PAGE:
Coonardoo By Katharine Susannah Prichard



It felt like a real privilege to read Katharine Susannah Prichard's book, Coonardoo which was written way back in 1929.  She wrote this book when she went up to the Kimberley's in the North West area of Australia and stayed on a station, Turee.  She was enamoured by what she observed as a writer and was inspired to write about this.  What is most interesting, I found, was that she writes in the indigenous language.  I am not sure if it is actually reflective of the actual dialect of the mob who would have lived there at the time, however, the book is peppered through with the words and sentences, dialogue in the native tongue.  I really enjoyed reading the language and there is a glossary at the back to help along if you need.  It is a celebration of the traditional peoples.  I found it very hard to put this book down, and read it in only a few days.

Coonardoo is a love story between a station owner, Hugh, or Youi as his people know and call him, and Coonardoo.  Hugh, being a white fella, and a station owner of Wytaliba, forbids himself to fully give himself over to her.  This love that is too strong to bear causes pain for him and for the people on his land.  He jeopardises himself, his people, his land and his children (from a white wife who he does marry).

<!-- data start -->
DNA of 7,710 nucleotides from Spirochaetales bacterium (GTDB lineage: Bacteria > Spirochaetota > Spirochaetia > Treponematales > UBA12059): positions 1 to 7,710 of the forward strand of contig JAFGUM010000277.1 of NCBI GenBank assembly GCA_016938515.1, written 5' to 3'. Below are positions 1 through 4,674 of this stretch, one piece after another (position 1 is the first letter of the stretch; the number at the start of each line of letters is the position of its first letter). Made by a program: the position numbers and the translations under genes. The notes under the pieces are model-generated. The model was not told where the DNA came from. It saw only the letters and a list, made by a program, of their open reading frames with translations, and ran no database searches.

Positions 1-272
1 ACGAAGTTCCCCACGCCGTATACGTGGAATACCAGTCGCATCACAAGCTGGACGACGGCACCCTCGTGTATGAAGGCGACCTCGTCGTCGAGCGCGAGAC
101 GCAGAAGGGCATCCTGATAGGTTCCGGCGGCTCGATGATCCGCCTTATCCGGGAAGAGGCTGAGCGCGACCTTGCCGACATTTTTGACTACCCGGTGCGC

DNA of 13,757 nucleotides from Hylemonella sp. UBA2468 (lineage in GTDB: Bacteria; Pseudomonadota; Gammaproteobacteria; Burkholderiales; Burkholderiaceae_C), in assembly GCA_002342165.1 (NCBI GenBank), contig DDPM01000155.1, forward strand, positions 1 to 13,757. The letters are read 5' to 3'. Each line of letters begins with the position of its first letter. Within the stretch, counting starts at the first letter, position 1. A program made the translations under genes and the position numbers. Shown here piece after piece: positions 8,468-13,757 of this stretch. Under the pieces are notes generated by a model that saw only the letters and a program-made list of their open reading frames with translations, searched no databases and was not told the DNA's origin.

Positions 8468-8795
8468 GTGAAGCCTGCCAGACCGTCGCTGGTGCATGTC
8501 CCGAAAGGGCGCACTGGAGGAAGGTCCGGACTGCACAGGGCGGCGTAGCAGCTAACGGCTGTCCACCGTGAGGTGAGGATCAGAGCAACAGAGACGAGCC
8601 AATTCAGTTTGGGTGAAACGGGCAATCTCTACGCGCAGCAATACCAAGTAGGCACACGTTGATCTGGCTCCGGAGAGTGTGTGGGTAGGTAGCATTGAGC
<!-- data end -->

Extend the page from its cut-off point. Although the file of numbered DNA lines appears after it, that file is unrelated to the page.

Katharine poses the fantastic concept of love between Aborigines and White people at a time when it was never considered a possibility.  She wrote it into a story, put it on paper, took it from the bush, the outback, into the cities. What happened out in the outback, the land that people rarely went to, was fairly unknown in the cities.

Katharine sexualised the beauty of the woman, Coonardoo, the Aboriginal woman who could be lusted after and loved forever.   There was public outrage when this book was originally published, mainly because she had exposed the exploitation of black women by white men and "..that she wrote of the love, albeit unacknowledged and twisted in on itself between a white man and an Aboriginal woman.." (Introduction by Drusilla Modjeska, 1990).

I found it to be a great love story, full of love and agony.  The restrictions of their separate cultures that both Hugh and Coonardoo imposed on themselves were so wide, that they tore each other apart.

Katharine in her writing shows deep respect for the indigenous people of the time, the role that they played on the stations, the traditions they had and what they had to put up with.  In her writing she shows a tenderness and this is then shown through her character of Youi.  She shows how she saw poor behaviour from white people in the land through other characters in the novel, in their treatment of the 'gins', as second-class citizens.

Katharine paints a beautiful story also of the land, the time, which spans over three generations, and the many varied season.  Her very vivid descriptions bring the reader right into the sparse arid land which is then turn into a lush landscape the minute the drought breaks.

A great read.

xx Meg
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